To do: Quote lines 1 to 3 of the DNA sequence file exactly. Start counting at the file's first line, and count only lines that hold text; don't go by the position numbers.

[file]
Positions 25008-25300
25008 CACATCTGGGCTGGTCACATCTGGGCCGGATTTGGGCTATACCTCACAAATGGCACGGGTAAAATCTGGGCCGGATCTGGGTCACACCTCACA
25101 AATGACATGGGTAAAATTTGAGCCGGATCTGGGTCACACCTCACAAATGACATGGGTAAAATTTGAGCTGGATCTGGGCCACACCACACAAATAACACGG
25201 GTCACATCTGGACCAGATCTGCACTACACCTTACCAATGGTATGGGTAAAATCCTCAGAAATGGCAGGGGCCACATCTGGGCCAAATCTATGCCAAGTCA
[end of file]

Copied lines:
Positions 25008-25300
25008 CACATCTGGGCTGGTCACATCTGGGCCGGATTTGGGCTATACCTCACAAATGGCACGGGTAAAATCTGGGCCGGATCTGGGTCACACCTCACA
25101 AATGACATGGGTAAAATTTGAGCCGGATCTGGGTCACACCTCACAAATGACATGGGTAAAATTTGAGCTGGATCTGGGCCACACCACACAAATAACACGG